The other point that I want to make is just that I also hear a little bit in your initial framing of the problem that a lot of people say, “I’m not a sales guy.” It almost implies a dislike of salespeople and that I really think is going on there, and I think you have some thoughts about this too, is almost a moral qualm with selling. Almost a perception that selling involves some kind of thing that morally we can’t countenance if we are straight shooters. And I wonder if you could address that.
Steve Pruneau: Well, I’m not in the camp of disliking or having some concern about salespeople, but there was a time in my life when I wrongly believed, and this is why I emphasize the word “myth”, I wrongly believed that selling was about getting people to buy things that may or may not be good for them, but it’s good for the salesperson or the company. And that’s not it at all. That’s what the conversation with my friend was about.
True professional selling is finding people who need what you have and showing them how to improve their personal life, their professional life, you name the problem. That’s genuine selling and that is, if you talk to any sales professional worth their money, it’s that, that they are truly genuine.
Because they know if they talk somebody into their product or their sale and the other person really doesn’t need it, that’s not a longterm loyal customer and that’s not a genuine sale. That’s just a con. And so yeah, absolutely, I think, if anything, we should unpack this point, this belief for some people, that it’s all about a genuine exchange of value and nothing about talking someone into something.
Daniel DiGriz: It’s interesting as I hear you talk about it, I want to pull out this concept or phrase that you used, which is showing them how to improve something. I actually, I think that’s brilliant. I wouldn’t have thought of that. We use this term of pairing somebody with a need. They have the need and I have the answer. They have a problem, I have the solution. But this gets down to the nitty gritty. Showing them how to improve something. And I suppose, I would say to somebody who was struggling to be effective as a salesperson, without becoming a professional salesperson, I would basically ask two questions. What do you know how to improve for someone else? And can you show someone how you can improve that? If you can answer those two questions, you’re selling, essentially. That’s really the core of it. All the rest of it is fluff and everybody knows there’s a formula. Like let me uncover your need. Let me find your pain points. Let me understand the hurdles of why you didn’t go with somebody else and what concerns or objections do you have?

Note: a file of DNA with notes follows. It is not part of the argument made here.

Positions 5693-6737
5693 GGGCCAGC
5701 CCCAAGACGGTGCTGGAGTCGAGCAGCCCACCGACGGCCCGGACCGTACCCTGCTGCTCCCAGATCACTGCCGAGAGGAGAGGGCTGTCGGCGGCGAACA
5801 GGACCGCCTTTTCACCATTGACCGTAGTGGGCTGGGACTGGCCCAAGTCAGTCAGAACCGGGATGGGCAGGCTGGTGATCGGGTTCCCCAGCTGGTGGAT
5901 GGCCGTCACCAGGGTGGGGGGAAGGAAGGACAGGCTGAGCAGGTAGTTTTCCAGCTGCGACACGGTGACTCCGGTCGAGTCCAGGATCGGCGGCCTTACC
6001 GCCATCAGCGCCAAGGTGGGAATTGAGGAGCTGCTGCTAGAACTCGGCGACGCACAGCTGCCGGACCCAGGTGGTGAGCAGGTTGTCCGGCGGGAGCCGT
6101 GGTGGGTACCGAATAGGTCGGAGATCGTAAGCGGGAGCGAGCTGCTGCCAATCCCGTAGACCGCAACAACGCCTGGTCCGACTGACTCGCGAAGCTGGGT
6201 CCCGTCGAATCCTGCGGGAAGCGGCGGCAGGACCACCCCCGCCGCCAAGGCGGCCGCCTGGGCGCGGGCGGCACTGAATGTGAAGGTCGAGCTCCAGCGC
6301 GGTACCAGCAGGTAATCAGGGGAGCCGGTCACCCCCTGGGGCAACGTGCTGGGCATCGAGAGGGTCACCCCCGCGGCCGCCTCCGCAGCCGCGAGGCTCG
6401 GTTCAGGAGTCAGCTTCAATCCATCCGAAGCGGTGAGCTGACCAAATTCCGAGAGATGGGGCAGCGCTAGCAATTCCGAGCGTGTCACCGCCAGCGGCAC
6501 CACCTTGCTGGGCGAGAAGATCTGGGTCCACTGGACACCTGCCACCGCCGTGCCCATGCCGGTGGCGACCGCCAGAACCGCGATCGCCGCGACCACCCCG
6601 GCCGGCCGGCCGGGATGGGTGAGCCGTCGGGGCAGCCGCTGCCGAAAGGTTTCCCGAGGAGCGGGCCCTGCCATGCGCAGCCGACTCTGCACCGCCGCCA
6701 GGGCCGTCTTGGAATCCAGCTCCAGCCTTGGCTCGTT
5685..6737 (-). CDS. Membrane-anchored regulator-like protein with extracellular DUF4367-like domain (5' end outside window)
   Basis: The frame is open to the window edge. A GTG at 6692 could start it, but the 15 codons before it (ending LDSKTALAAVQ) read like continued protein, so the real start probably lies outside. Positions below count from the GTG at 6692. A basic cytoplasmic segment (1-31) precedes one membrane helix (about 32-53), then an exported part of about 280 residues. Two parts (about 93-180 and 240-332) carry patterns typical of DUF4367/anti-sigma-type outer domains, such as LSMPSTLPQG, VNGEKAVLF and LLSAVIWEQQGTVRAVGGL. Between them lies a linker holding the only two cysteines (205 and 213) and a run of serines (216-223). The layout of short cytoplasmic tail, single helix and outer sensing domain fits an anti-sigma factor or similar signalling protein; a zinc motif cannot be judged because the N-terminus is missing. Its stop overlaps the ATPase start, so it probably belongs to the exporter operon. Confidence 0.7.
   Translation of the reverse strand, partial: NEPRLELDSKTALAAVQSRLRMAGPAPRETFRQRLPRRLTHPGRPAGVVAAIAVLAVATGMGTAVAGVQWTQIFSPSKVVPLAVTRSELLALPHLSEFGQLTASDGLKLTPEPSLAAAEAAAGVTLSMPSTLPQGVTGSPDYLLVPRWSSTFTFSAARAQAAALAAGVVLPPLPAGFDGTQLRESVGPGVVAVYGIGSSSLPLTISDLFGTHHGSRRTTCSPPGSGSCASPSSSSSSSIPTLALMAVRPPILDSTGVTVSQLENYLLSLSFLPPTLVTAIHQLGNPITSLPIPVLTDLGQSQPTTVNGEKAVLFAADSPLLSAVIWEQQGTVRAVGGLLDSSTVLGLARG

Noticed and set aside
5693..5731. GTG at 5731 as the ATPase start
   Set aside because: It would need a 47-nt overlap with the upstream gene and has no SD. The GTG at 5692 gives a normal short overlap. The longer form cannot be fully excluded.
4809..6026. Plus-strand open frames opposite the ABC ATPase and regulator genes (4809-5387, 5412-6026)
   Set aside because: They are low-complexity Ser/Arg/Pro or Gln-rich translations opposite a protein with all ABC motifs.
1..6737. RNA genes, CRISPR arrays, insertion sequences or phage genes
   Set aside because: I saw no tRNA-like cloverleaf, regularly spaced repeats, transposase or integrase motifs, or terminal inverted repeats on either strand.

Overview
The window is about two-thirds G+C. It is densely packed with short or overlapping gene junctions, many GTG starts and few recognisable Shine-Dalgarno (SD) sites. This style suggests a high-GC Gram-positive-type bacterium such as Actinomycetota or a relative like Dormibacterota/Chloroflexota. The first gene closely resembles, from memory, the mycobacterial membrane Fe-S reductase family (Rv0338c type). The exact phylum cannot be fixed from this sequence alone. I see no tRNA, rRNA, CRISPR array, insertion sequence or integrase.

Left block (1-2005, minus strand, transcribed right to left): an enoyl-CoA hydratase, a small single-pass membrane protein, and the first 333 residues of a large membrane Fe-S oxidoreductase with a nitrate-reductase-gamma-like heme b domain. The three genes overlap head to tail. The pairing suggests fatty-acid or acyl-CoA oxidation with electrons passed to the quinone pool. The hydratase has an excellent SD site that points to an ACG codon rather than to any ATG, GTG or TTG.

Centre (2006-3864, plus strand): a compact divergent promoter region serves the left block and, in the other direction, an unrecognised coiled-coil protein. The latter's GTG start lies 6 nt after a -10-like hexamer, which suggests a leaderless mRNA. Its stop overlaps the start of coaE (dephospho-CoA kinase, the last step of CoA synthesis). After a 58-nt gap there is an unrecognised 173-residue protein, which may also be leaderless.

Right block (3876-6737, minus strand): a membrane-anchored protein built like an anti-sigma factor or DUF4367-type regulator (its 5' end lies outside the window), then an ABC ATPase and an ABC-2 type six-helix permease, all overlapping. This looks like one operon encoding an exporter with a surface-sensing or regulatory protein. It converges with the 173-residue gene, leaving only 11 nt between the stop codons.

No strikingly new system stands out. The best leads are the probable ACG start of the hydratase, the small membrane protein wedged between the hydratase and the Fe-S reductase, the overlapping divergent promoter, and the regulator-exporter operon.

Of course, I’ll answer those and belay those concerns and overcome them, but that’s just a dance we do. Like a formal dance. If you really just want to get out on the dance floor and boogie, it’s what do you know how to improve and can you show someone how you can do that. If you can answer those two questions with I’ve got something and yes, I can show them, you can totally sell, and, in fact, that’s better than 90% of the people who attempt to be professional sales people.
Steve Pruneau: And here’s the thing. I would suggest to you, whether, of all the people on LinkedIn who have a professional skill of some sort and that would fall into the category of consulting. It doesn’t matter what it is. Whatever your industry is. Pharmaceuticals, some sort of manufacturing, services, health care, just about every person is in a professional skill of some sort can solve a problem. You can see it in their LinkedIn profile. Whether they’re an employee or an independent consultant. The difference is simply, like you said, conveying it. So it’s more an art of conversation and learning to listen, but all of us can sell because we know how to solve people’s problems and that’s a big shift. And that’s the reason I wanted to talk about this today, is because there are a lot of people who either want to be independent consultants or already are who may not yet have accepted that mindset of, “Oh yeah, I can solve people’s problems.”
Well, if you can, now it’s just about finding those people and listening to them and then translating back what you heard their problems to be.